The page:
UNITED STATES DISTRICT COURT MIDDLE DISTRICT OF PENNSYLVANIA
September 25, 2012
MARIE MACIEJEWSKI, PLAINTIFF
COMMUNITY BANK & TRUST COMPANY, DEFENDANT
The opinion of the court was delivered by: (mannion, M.J.)
MEMORANDUM AND ORDER*fn1
Presently before the court is the defendant's motion for summary judgment, (Doc. No. 29). The plaintiff alleges that she was improperly terminated in violation of the Age Discrimination in Employment Act ("ADEA"), 29 U.S.C. §621(a). The defendant's motion contends that the plaintiff has failed to make out a prima facie case; and, alternatively, that the defendant has presented sufficient evidence of its legitimate non-discriminatory reason for terminating the plaintiff which the plaintiff has failed to rebut. For the reasons set forth below, the defendant's motion will be GRANTED.
I. FACTUAL BACKGROUND*fn2
The plaintiff was employed by the defendant, Community Bank & Trust
Company (hereinafter "Bank"), at its Clifford, Pennsylvania branch location from 1980 to 2008. (Doc. No. 1 at 3). From 1991 through 2008, the plaintiff held the at-will position of Head Teller. (Id.). Though the plaintiff asserts that she was never formally disciplined during her employment, she was eventually discharged without warring on January 9, 2008. (Doc. No. 57 at 6; Doc. No. 30 at 1). The plaintiff contends that she was fired because of her age, she was 57-years-old when she was terminated. (Doc. No. 1 at 1).
The defendant offers additional facts related to the circumstances leading up to the decision to terminate the plaintiff. In particular, the defendant states that in 2007, Bank management had became increasingly concerned with negative customer reviews at the Clifford branch. (Doc. No. 30 at 2; Doc. No. 57 at 1). The Bank's board installed Janice Bevacqua as the new Branch Manager in November 2007. (Doc. No. 30 at 2). Ms. Bevacqua was tasked with remedying the customer complaints and subsequent loss of earnings at the branch. (Doc. No. 30 at 3). In a memorandum dated the day of the plaintiff's termination and attached to Ms. Bevacqua's deposition transcript, Ms. Bevacqua stated that she observed the Clifford branch employees and contacted customers in her attempt to rectify the problems. (Id.; Doc. No. 30, Att. 8). Ms. Bevacqua stated that "the majority of complaints" were traced back to the plaintiff. (Id.). The plaintiff disputes the extent to which the she and other employees were put on notice that their performance was below Bank expectations. (Doc. No. 57 at 4-8). In addition, the plaintiff states that progressive discipline procedures outlined in the Employee Handbook were not followed. (Doc. No. 56 at 10).
After the plaintiff was discharged, Maria Alden, who was 40 years old at the time, assumed the role of Head Teller at the Clifford branch. (Doc. No. 30 at 7; Doc. No 57 at 9). Ms. Alden held the position for, at most, "maybe six months" before being replaced by Sheridan Ross, who was 58-years old when she took the position. (Doc. No. 57 at 9-10; Doc. No. 30 at 8).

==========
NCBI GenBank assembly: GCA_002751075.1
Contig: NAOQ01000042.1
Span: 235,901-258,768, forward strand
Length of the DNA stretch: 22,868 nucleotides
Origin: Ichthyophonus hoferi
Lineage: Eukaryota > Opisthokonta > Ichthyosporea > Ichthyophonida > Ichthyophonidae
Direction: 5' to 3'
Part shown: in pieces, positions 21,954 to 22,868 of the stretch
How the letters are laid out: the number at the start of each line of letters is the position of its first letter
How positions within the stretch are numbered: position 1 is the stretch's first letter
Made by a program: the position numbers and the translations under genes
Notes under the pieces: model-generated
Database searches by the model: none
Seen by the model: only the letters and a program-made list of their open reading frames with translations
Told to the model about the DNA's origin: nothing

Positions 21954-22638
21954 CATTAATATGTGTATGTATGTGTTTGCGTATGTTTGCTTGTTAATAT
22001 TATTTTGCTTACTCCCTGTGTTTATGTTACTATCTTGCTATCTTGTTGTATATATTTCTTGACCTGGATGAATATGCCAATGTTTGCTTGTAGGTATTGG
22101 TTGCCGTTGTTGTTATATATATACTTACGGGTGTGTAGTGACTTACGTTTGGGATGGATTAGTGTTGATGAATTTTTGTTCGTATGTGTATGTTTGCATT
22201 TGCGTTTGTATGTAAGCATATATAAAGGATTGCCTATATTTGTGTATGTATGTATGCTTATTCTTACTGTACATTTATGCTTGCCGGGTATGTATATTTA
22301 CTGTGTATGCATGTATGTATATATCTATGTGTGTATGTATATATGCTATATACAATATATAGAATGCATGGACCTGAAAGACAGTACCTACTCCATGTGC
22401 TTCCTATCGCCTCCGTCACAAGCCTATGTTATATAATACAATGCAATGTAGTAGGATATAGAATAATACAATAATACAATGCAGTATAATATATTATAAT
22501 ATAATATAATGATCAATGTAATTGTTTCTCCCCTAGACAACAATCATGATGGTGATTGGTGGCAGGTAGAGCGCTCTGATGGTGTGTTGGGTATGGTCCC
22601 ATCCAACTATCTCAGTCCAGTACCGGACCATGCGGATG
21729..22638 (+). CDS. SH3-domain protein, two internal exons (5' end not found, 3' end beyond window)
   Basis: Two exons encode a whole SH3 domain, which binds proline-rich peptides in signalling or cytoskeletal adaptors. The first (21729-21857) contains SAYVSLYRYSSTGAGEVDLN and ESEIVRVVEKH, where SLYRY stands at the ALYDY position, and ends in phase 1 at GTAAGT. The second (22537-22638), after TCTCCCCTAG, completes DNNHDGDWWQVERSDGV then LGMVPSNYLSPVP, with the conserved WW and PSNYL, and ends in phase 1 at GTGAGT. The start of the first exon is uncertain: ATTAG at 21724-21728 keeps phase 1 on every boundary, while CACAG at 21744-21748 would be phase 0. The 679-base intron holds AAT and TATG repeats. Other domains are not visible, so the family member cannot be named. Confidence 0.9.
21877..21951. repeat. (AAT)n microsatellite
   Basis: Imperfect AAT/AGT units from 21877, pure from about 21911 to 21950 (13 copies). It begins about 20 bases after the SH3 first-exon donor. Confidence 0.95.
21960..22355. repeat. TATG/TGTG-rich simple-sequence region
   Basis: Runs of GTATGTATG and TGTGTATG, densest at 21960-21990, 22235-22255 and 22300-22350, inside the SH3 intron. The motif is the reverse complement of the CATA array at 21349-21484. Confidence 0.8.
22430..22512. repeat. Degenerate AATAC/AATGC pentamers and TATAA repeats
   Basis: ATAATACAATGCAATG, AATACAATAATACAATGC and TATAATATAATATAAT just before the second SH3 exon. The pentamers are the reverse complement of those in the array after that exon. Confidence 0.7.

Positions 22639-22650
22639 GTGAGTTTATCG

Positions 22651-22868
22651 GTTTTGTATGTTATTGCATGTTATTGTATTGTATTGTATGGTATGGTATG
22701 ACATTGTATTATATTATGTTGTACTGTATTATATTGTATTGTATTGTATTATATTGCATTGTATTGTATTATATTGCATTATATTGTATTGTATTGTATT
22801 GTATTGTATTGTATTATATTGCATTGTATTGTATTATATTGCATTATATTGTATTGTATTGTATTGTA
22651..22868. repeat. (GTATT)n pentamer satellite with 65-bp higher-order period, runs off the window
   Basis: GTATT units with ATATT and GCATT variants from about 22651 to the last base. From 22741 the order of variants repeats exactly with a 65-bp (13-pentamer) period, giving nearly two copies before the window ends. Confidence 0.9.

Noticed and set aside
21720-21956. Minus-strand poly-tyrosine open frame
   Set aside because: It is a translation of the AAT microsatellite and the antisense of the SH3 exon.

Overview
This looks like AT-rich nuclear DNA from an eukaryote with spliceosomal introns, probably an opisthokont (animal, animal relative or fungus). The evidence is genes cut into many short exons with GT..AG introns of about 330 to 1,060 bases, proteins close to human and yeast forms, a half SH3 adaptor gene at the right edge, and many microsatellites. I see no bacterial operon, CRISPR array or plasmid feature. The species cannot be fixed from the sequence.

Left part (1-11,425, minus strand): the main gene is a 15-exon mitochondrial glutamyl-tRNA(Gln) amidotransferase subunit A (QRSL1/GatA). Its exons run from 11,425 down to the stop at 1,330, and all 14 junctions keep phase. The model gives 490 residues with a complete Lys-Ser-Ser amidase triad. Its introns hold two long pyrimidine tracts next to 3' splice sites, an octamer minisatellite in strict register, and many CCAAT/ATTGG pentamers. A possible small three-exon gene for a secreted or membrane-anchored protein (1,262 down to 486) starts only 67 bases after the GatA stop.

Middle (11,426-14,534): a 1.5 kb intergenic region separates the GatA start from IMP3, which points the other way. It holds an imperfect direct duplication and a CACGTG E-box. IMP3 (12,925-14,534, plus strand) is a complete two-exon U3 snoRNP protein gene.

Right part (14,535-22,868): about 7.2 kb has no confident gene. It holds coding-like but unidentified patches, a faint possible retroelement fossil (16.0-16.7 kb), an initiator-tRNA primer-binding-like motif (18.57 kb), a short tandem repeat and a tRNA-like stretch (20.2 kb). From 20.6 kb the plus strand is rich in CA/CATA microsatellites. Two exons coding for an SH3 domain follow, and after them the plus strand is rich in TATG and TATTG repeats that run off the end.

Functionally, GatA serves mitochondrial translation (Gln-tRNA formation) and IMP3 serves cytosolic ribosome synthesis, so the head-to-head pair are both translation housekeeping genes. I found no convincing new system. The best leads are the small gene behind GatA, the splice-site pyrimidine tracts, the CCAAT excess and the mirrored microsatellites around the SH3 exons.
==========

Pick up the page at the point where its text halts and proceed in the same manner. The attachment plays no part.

The plaintiff does not assert any direct or indirect references to her age by any Bank employees or management. (Doc. No. 30 at 8). The plaintiff's complaint asserts a single count alleging a violation of the Age Discrimination in Employment Act. (Doc. No. 1)
II. PROCEDURAL HISTORY
The plaintiff filed her initial complaint, (Doc. No. 1), on December 10, 2008. On May 6, 2011, the defendant filed the instant motion for summary judgment, (Doc. No. 29), statement of material facts, (Doc. No. 30), and brief in support, (Doc. No. 31). After three extensions of time to reply were granted, but no brief in opposition filed, the court entered an order on September 23, 2011, granting the motion for summary judgment, (Doc. No. 41). On October 18, 2011, plaintiff filed a motion for reconsideration, (Doc. No. 43), and a brief in support, (Doc. No. 44). The motion and brief brought to the court's attention medical conditions that had prevented the plaintiff's counsel from filing a brief in opposition to the motion for summary judgment. On December 15, 2011, the court entered an order, (Doc. No. 48), granting the motion for reconsideration, directing the plaintiff to file a response, affording the defendant the opportunity to file a reply and directing the clerk of the court to restore the case to active status. On January 11, 2012, the plaintiff, through her original counsel, filed a brief in opposition to the May 6, 2011 motion for summary judgment, (Doc. No. 52),and an answer to the defendant's statement of facts, (Doc. No. 53), which contained several exhibits. Aware of the medical conditions that had previously incapacitated plaintiff's counsel and that plaintiff intended to seek the support of new co-counsel, the court entered an order, (Doc. No. 54), directing the new counsel to review the recently submitted brief and supporting documents. After review by new co- counsel, the plaintiff subsequently re-filed the same briefs. Specifically, on January 17, 2012, the plaintiff filed her brief in opposition, (Doc. No. 56), a statement of facts, (Doc. No. 57), and an exhibit (Doc. No. 58). On February 13, 2012, the defendant filed a reply brief, (Doc. No. 61).
III. STANDARD OF REVIEW